So he moved over to Thompson & Associates and worked for Sally Thompson, a trial attorney who specialized in medical malpractice. It was a good fit.
“You see people whose lives have been devastated, turned upside down for reasons they don’t understand, that no one’s explained to them,” he says, leaning forward, his face reddening. “And when you start looking into it, you realize it never should have happened. The decision becomes: Do you do nothing and have that person and their family become dependent on the state, or do you try and hold the wrongdoer accountable?”
Tanner worked with Thompson until 1993 and then went to Ominsky, Welsh & Steinberg. In 1998, Alan Feldman recruited him to Feldman Shepherd. Feldman knew of him because he and Tanner both handled pieces of the massive orthopedic bone screw litigation. While at Ominsky, Tanner managed discovery on behalf of plaintiffs at the state and federal levels and argued certain legal issues in front of combined hearings. “The more I ran into Mark in court the more impressed I was,” Feldman remembers. “He had a poise and a maturity that was remarkable. He’s extremely well-spoken, thoughtful, insightful. He was persuasive without being overbearing.” Feldman went back to the firm and told his partners, “I’ve just been with the most talented young lawyer I’ve ever known.”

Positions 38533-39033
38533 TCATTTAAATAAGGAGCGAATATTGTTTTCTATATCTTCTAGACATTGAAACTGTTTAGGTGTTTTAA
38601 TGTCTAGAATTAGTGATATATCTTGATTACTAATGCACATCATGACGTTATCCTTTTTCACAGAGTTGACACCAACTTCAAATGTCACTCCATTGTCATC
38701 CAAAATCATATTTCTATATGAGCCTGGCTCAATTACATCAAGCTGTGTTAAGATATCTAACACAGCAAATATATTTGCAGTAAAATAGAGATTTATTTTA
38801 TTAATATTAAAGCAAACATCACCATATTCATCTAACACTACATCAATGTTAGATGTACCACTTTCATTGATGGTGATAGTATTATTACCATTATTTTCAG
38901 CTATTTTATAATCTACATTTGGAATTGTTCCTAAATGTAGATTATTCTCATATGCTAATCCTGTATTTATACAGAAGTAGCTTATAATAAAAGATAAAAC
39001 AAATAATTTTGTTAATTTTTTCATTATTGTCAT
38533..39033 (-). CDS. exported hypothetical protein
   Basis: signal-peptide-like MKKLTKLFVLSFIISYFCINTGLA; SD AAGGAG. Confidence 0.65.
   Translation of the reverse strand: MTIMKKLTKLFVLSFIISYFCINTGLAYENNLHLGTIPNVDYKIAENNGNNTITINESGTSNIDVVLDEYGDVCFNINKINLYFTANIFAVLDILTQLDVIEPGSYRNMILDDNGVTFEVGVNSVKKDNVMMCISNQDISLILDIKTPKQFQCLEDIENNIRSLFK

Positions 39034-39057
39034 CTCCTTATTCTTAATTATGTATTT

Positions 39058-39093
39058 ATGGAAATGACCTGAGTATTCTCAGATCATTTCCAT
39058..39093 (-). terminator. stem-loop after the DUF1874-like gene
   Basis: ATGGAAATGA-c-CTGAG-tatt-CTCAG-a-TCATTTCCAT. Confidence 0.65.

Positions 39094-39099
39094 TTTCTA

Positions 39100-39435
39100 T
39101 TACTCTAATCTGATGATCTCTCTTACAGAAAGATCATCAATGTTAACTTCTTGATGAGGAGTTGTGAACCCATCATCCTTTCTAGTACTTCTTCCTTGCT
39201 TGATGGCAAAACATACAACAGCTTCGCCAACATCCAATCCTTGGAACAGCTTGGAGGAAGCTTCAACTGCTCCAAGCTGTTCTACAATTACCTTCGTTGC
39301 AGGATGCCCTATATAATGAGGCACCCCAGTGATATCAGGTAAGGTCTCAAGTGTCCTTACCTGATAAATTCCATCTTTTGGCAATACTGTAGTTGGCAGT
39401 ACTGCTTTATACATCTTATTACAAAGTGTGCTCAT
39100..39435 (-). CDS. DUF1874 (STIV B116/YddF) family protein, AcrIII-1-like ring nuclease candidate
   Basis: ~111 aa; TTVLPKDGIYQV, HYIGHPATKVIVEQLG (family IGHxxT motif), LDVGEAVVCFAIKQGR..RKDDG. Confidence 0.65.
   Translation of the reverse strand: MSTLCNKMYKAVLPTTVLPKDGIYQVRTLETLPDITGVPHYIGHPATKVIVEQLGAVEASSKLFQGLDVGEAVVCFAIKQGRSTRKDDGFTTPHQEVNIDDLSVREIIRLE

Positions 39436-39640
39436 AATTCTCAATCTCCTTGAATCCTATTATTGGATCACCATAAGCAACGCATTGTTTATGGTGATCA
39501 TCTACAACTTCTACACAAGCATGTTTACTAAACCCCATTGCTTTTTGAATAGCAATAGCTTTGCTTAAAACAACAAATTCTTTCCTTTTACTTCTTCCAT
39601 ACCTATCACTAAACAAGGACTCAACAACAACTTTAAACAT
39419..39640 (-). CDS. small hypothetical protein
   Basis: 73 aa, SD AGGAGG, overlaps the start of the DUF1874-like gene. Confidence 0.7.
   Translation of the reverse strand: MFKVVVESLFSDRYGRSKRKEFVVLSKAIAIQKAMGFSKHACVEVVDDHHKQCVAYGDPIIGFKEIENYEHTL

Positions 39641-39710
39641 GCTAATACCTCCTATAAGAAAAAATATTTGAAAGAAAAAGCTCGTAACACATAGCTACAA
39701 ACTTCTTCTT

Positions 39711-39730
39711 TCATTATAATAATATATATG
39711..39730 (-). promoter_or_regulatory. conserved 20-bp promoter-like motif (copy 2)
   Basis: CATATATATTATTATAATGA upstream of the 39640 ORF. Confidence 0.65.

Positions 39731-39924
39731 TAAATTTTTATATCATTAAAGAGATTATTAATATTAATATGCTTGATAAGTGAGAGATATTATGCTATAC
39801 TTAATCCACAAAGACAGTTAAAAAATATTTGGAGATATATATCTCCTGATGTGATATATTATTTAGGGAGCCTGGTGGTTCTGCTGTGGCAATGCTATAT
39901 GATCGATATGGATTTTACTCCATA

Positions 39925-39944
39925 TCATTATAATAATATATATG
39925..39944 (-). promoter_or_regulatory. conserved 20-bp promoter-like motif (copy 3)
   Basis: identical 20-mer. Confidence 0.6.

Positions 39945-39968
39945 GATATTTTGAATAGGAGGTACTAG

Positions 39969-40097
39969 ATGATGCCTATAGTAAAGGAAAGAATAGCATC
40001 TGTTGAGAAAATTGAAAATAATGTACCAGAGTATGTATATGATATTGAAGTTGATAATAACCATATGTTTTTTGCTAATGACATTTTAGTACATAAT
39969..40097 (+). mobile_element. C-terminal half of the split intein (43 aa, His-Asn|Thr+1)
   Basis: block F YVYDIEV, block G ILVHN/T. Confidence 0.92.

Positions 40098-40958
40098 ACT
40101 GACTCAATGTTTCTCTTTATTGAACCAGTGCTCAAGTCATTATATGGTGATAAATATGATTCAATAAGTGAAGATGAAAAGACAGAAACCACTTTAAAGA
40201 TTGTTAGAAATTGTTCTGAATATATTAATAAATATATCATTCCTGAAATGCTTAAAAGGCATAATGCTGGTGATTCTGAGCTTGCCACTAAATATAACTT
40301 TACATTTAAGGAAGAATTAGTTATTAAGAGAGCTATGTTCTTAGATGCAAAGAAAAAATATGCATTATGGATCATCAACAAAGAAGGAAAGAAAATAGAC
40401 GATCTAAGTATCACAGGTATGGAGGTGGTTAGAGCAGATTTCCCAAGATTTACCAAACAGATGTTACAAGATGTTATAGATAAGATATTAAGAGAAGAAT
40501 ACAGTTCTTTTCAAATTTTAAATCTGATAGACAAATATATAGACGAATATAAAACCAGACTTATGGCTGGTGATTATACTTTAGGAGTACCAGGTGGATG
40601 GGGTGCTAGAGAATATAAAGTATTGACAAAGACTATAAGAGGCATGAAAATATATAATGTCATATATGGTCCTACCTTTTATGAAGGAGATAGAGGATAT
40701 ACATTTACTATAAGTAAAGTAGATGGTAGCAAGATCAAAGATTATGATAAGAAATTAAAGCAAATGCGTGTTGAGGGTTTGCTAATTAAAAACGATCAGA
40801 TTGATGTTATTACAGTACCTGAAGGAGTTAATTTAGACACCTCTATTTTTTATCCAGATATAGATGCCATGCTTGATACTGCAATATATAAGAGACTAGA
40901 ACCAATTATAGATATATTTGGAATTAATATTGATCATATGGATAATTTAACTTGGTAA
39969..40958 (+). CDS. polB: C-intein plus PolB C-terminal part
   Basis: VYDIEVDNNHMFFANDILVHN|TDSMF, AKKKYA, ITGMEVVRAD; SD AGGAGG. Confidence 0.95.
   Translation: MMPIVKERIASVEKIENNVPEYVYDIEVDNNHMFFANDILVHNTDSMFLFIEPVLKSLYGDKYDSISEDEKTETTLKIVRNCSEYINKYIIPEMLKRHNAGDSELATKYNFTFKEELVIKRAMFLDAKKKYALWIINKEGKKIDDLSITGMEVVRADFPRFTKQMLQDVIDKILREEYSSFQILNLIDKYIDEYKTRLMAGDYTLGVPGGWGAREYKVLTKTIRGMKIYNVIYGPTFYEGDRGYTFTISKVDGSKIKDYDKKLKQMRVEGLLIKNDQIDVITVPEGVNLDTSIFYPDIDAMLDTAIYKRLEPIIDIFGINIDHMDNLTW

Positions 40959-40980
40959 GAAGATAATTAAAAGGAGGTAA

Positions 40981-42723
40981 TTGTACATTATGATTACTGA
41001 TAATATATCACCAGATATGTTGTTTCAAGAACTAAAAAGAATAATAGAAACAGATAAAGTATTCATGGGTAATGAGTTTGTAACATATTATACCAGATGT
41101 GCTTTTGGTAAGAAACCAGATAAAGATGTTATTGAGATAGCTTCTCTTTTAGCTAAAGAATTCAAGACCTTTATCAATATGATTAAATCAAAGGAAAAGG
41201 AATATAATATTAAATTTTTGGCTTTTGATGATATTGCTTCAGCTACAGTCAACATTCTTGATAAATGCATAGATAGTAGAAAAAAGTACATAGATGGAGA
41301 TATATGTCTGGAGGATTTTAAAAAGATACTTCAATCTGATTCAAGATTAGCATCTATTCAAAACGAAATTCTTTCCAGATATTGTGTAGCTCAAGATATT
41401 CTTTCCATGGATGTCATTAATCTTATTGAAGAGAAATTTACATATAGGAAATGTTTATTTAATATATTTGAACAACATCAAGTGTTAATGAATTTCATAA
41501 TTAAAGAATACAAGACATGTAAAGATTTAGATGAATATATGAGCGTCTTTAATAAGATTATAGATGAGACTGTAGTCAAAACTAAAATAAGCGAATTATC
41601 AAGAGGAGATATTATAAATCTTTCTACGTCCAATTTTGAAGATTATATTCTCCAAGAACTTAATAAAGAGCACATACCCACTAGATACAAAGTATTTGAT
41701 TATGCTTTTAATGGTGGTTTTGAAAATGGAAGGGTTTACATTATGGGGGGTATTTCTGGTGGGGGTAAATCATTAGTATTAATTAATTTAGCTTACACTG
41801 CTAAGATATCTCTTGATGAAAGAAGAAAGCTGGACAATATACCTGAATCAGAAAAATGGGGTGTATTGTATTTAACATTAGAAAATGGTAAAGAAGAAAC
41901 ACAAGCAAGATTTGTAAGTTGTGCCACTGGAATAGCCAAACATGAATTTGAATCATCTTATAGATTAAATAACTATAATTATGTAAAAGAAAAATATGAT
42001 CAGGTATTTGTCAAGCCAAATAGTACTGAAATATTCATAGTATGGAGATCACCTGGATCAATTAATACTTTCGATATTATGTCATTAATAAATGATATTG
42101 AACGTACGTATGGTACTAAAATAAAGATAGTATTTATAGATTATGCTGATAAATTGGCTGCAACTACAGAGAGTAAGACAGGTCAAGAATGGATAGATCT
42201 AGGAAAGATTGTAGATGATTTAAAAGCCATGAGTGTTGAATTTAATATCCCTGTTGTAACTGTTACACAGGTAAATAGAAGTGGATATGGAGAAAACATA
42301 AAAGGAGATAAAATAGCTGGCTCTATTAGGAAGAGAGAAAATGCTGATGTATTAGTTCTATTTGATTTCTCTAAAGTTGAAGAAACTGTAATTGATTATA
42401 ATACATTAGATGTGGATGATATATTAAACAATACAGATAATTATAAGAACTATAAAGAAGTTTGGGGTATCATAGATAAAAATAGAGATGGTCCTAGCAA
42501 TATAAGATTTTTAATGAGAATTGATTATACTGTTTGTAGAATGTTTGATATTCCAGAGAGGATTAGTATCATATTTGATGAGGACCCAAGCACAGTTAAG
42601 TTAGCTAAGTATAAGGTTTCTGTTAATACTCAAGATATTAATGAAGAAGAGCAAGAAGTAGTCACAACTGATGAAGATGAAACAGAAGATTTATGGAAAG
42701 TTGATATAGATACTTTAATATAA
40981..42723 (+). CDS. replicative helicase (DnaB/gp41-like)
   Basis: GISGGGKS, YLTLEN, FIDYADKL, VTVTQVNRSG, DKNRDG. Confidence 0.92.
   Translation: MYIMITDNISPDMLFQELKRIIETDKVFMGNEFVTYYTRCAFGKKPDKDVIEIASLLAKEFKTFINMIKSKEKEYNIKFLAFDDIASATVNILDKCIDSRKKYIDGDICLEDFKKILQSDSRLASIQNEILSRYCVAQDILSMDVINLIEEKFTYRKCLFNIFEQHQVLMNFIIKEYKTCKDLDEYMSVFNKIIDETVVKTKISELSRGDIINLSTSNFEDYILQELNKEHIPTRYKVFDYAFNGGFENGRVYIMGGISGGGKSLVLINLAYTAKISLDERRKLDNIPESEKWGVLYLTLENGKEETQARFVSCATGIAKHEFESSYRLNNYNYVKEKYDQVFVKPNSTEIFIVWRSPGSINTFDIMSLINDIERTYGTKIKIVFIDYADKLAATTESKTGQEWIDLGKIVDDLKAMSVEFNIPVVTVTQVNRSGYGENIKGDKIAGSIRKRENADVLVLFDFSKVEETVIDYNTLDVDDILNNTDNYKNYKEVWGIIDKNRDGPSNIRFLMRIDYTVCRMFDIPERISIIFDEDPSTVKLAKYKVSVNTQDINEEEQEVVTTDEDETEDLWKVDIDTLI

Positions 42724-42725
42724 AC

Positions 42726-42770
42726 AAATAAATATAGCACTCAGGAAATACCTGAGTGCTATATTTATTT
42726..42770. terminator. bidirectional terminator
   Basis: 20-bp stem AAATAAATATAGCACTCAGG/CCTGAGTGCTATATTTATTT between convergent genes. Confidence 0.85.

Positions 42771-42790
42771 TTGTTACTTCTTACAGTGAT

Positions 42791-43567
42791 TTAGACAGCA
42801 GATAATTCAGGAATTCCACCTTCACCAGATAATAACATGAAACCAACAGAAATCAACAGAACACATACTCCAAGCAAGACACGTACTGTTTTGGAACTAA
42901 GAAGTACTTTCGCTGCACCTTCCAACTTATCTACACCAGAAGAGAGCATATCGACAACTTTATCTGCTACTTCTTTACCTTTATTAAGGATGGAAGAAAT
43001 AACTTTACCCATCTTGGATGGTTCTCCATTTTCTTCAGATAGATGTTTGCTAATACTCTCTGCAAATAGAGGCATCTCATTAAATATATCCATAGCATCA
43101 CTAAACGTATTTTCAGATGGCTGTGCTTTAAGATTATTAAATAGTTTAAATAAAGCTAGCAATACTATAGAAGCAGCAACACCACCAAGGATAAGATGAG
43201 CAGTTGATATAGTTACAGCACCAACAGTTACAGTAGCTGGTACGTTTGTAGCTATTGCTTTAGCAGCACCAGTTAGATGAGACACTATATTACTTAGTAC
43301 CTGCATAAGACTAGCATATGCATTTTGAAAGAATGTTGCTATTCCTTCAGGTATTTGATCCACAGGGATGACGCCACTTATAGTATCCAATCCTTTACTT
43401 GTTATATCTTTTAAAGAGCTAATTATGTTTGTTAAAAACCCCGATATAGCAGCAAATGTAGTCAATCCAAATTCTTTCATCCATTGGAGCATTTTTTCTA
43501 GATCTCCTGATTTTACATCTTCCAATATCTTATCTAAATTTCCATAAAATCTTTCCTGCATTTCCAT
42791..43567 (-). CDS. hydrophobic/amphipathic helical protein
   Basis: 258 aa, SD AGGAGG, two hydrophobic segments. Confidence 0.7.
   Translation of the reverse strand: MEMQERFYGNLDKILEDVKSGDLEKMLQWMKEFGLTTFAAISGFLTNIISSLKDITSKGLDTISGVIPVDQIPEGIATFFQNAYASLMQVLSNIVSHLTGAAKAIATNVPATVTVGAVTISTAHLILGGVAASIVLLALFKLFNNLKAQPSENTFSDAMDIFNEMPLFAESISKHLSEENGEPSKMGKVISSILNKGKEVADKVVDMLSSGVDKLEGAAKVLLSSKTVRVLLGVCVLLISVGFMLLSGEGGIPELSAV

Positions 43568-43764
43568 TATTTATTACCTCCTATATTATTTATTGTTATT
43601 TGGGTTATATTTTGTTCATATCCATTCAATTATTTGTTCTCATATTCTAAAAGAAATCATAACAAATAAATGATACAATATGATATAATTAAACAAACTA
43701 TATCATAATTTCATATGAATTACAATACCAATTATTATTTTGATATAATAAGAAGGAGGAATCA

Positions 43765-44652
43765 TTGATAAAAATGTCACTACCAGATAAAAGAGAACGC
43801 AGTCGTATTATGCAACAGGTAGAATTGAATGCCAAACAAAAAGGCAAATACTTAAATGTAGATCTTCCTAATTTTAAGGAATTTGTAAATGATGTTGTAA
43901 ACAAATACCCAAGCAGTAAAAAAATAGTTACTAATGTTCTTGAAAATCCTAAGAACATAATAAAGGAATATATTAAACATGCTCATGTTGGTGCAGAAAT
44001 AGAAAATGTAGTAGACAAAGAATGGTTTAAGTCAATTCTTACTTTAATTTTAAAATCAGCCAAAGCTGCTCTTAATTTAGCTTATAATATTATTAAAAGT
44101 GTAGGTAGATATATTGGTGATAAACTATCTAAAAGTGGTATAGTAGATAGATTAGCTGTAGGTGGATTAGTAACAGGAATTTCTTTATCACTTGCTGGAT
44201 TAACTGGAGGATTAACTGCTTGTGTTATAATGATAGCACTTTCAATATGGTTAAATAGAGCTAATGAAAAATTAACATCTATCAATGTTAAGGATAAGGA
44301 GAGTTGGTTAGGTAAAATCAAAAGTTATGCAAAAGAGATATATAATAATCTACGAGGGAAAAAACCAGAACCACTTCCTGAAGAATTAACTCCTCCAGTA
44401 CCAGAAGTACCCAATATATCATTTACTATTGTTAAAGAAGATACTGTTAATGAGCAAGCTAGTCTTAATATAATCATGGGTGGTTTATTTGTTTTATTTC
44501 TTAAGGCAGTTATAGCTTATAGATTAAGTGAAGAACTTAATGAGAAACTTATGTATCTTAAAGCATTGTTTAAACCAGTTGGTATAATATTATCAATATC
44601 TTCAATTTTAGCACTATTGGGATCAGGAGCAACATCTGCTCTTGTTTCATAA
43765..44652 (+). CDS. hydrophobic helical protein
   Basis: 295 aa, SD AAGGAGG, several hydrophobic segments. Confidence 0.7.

Today, Tanner is in high demand. He gets 20 to 30 calls a week, and can only accept a small percentage. “He has such a wide range of interests,” says Feldman. “It’s a matter of, can it be tried in front of a jury? If so, he can do it.”
He’s also deft at detail-oriented, behind-the-scenes work, evidenced by his pro bono commitment to the Support Center for Child Advocates. In one case, he walked four siblings through the process of being removed from their home, placed in foster care, and now, hopefully, adoption.
“These are hard cases because the level of complexity can be overwhelming—you need someone who’s on top of every detail,” says Frank Cervone, the center’s executive director. “Mark’s
dedication extends to a tremendous amount of out-of-court advocacy.”
Tanner decompresses from all this work by regularly taking diving trips with his family, to places like Honduras, the Cayman Islands and the Florida Keys. (He helped his daughter get diving certification when she was 11 and his father when he was 67.) Look on his office windowsill and you’ll find photos of them having fun in these faraway places. You’ll also find photos of families from less happy times. His clients. He has one from the kids of a mother who died from cancer after her health clinic failed to diagnose a growing tumor in her foot. Tanner keeps these photos together for a reason.
“When something like this happens,” he says, pointing to the photo of the children, “you know all the work is worth it. My kids know it’s worth it. They’re rooting for me and proud when [a case] is over.”